In August of 2013 I wrote the original Buttered Toast piece on Medium. The post is based on a talk I gave at an invite only event in Fargo, called Misfit Conf. Don’t bother looking it up. By design, they don’t leave behind many breadcrumbs.
Three years later, and I’ve been CMO for a couple high flying tech companies and consulted for many more. During that time, it was clear that the buttered toast concept was so much more than “amazement and delight” in product development. It extends to every touchpoint in a company…none more so than how employees and contractors are treated. You’ll notice I left customers out of that sentence, read on and you’ll learn why.
Having been inside many tech companies, most talk a good game when it comes to employees, but it usually ends at the employee manual. It’s a culture of “make the number at all costs.” I know that’s a bold statement, but it’s true. It’s also a wake up call.
As someone who’s managed teams of one, to very large global teams, happy employees come down to only four ingredients:
1. Let them run
2. Get ahead of their compensation; don’t make them ask for a raise (it’s humiliating)
3. Empower them to fail
4. Treat each one different
If you hire pros, letting them run is easy. Pros don’t want to be constrained nor do they want to be told what do on a daily basis. I don’t define a pro as only a seasoned exec. A pro is entirely based on attitude. You know them when you see them. You’ve met them. Give them a task, and they make it happen. They are focused on outcomes above all else.
Don’t wait until quarterly or annual reviews to make compensation adjustments. Do it now. Last year I inherited an employee that was being paid about 30% below market. One of my first orders of business was making that change. It didn’t come with a long review, or detailed report. It wasn’t part of a budget or planning cycle. It was the right thing to do. I did it and told her afterward. You’d think I just gave her a Golden Ticket to Willy Wonka’s Chocolate Factory. Her reaction was off the charts.
People are so accustomed to being undervalued that when you just take care of it, they are moved to tears. The true value here is the lesson learned for her. She will carry that with her throughout her career and do it for her team.
You’ve read it a thousand times. Failure is an indispensable part of success. If you really believe that, then give them enough rope to almost hang themselves. Be there to catch them when they fall. Dust them off, encourage them and push them out into the world again. They will, by the law of averages, absolutely hit a homerun.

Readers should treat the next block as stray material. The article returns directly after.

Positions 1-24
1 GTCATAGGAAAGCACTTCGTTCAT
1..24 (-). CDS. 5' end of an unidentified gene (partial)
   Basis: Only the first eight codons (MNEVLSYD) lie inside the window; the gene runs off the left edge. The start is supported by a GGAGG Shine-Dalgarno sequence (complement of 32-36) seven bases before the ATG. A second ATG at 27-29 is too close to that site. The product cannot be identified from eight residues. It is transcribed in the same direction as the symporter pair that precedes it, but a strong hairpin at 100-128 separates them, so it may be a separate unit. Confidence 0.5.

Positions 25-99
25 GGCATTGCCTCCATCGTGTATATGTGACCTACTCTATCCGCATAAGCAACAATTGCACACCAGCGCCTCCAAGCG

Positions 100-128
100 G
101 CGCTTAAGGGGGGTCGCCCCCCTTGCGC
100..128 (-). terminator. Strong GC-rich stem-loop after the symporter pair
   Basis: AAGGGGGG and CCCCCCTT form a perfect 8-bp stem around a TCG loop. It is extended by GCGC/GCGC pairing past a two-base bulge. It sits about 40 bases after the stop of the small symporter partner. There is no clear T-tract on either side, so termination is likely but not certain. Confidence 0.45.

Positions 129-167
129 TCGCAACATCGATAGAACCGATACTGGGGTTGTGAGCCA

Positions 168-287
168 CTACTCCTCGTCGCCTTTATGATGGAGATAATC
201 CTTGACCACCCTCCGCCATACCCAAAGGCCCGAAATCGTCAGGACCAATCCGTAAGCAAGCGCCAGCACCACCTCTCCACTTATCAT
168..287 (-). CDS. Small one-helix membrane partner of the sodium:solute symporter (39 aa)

Treat each employee how they want to be treated. First, start by focusing on outcomes, not ass-in-seat time. Respect that these are adults and they have personal lives that intertwine with their professional lives. There is no such thing as work-life-balance. Work and life are universally inseparable.
I personally don’t care if an employee comes in at 10, leaves at 2, and comes back at 6…. What I do measure are outcomes. Are they getting the work done and are they hungry for more. If they have a doctor appointment, they don’t need to check with me. If they need to pick up their kids, just go do it. I don’t want to hear about it, nor should the employee feel like they have to check with me first. If you treat them amazing, they naturally know what to do, with little oversight.
Employees come first, customers come second. If you have deliriously happy employees, you will, by extension, have very very happy customers. By the same law, if you have miserable employees, they aren’t going to give two shits about the customers. All they are going to do is wait for the whistle to blow at 5pm so they can escape their horrible job.
I get a lot of questions about the concept of Buttered Toast. I stick with the name because when I tell the story, it’s something everyone gets. That visual is something people instantly can relate to. Just as they can remember that shitty boss. That promotion they didn’t get. That time they were overlooked for a project because they are female.
Employees that have caring bosses don’t have those issues. They perform at exemplary levels. Their family life doesn’t suffer. They yearn for more responsibility. They are happy.
Are you working for someone that doesn’t get it? Find a way to share this with them. If they mock it, head for the door. You’re way too valuable to put up with that bullshit.
Like what you read, please share it. I think we all know a boss or two that needs to read this.
Hit me up on twitter and let’s chat about it @davidbaeza